We need more Valleywags to bring sanity to all that web 2.0 insanity.

Robert Scoble writes:

TechCrunch is all about building companies and people up while Valleywag is all about tearing companies and people down.

Use Blog tours to promote your book

Budding authors can try a Blog tour. It is a one step up from having a blog devoted to your book or creating a site and writing one chapter at a time, with help of reader inputs. I think Blog tours are a great idea, they help bring traffic to you site/blog as well.

Start with a good book. If it is crap and people will find our soon and spread the word around.

I found a short piece on 37signals about book promotion. They recently had a big hit when they sold more than 20000 digital copies of their book, “Getting Real”. Of course, it helped that 37signals have a great cult-like following owing to their philosophy of keeping things simple, like Google, you might say.

I found a gem of an advice in the comments section. It reads:
One thing that (the Author) did to support her book was a blog tour. She visited a wide range of blogs and participated in interviews. All of the blog stops are on her website…

How to go about it
So, the next time you want to promote your book, do a blog tour if you can’t get a book tour. Make a list of at least 100-300 blogs in your niche area and send emails about your book, the idea behind it and how the readers of the interviewing blog can benefit from the interview and of course, the book.

Paying users of Web 2.0 sites

Web 2.0 is all the rage. It is a rage created by the Venture Capitalists, I think. On one hand, users are hailed as the new heroes and so forth, but the sites take all the money.

First, let us look at the most popular sites that don’t share revenues or share minimally.

No sharing. Users bring all the news and Digg reportedly earns $300,000 monthly.

There are talks about sharing money as Google has bought the startup.
Is purely free. No ads as well. As such, users won’t probably ask for payouts.

No payouts. However, many photographers, graphic designers post stuff in order to get more assignments resulting from increased exposure.

Again, Fox gets all the money - $ 200 million last year, I think. However, Myspace is a haven for musicians who just want the exposure.

Blog Networks
There are too many of them. Some pay salaries and some share revenues with top bloggers.


The scene is different in case of pure news-based web 2.0 sites that are seriously working working on payout methods in order to get more people to contribute as citizen journalists.

Google Adsense makes it possible for sites/networks with content providers. The publisher can paste his adsense code into as many sites as he/she wishes.

Michael Hiemstra suggests that news/CJ sites can have each author/reporter record their Google AdSense code in their profile, and then modify the site’s software to use that code for any ads that run along with their stories.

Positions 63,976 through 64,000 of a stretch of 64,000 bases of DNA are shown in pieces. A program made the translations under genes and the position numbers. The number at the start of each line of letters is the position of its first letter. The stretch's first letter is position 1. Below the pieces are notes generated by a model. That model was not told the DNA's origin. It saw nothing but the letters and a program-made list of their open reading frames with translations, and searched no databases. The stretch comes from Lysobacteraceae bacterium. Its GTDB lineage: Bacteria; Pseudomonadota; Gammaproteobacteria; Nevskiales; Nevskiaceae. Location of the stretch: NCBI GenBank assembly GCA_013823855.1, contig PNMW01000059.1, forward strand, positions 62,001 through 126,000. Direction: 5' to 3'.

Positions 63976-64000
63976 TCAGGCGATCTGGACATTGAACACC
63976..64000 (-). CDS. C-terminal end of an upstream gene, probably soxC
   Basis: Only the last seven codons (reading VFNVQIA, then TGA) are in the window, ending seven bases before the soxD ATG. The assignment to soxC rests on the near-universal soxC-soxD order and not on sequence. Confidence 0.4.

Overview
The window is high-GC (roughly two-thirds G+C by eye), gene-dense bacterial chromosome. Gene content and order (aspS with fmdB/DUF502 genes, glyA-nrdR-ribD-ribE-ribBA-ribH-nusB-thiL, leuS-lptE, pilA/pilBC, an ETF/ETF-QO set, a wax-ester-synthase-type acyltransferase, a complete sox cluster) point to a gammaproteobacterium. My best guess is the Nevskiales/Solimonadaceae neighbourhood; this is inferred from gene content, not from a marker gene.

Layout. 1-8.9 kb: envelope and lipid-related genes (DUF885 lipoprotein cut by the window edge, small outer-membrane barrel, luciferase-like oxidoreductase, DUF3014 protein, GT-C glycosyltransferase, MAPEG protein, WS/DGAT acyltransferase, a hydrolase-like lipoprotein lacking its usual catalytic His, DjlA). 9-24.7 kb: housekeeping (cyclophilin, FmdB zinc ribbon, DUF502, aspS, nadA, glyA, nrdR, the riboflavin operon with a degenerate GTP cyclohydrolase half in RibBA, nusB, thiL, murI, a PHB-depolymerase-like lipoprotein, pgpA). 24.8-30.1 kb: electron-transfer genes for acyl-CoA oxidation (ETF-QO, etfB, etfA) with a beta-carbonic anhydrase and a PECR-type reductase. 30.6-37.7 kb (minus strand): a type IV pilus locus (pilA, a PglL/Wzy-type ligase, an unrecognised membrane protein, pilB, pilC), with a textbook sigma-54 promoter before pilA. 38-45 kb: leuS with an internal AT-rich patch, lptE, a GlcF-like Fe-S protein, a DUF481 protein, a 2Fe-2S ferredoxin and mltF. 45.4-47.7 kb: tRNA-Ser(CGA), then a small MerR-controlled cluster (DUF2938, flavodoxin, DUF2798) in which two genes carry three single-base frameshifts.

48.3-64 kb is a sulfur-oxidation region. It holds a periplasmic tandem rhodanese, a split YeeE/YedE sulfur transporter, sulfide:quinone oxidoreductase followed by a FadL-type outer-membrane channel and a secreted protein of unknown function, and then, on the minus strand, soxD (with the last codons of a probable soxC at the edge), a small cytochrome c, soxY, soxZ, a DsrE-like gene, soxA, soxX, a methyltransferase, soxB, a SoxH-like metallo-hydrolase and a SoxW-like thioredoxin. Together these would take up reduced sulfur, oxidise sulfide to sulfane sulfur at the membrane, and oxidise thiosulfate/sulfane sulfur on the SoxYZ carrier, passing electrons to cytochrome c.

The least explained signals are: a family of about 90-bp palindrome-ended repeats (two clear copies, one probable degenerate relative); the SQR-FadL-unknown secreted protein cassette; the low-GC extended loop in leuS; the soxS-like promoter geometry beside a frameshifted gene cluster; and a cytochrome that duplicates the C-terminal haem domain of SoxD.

News Assignment has an exhaustive look at news and content sites that pay:

Revver: One of the few video sharing sites that shares ad revenue with users.

BlogBurst: Aggregates and syndicates qualifying bloggers with big online publishers. Bloggers who make it into the top 100 get a quarterly payout from $50 to $1,500. A recent deal with Reuters allows syndication onto print media. It pays $100 for mobile phone footage to $1000 for a commercial. Most feature programming on is called ‘pods’ - non-fiction shorts that are 3-7 minutes long getting $500 - $1000 per piece.

While citizen researchers will contribute on a voluntary basis, and an experienced editor (or team of editors) will be paid to “bring the project home.”

GroundReport: A new news site. Shares ad revenues with contributors based on the popularity of their articles. Gives Nonprofits 100% of ad revenues for their articles.

Contributors get 90% of the ad revenues created by their articles, with the remaining 10% going to whoever referred them to the site.

Writers can make money in two ways: by landing a headline on the front page, or through voluntary contributions from their readers and peers via the “tip jar.” Top stories get about $20. Ohmynews is in the news for not living up to its promise and for having no proper business model.

This is an initial list. There are other web 2.0 sites with pioneering business models that I would like to report about.

I would also suggest to the news-based sites to look at others ways to generate and share revenue :
- Classifieds are a great way to start.
- Books are another - posts wriiten in a series fashion , so that later a book may be created.
- Video tutorials can bring in some money.

Update#1 : 27.11.2006, a video-sharing site has just announced that it’ll pay $400 for user-generated videos and up to $2,000 for animated shorts.

Update #2: 27.11.2006 pays $5 for every 1000 views if a video breaks 20,000 views.

Update #3: 6.12.2006
Vplyr is a user generated video online marketplace where creators set prices for their work in a protected media player.

Book of the month: "Capitalism 3.0, A Guide To Reclaiming The Commons", by Peter Barnes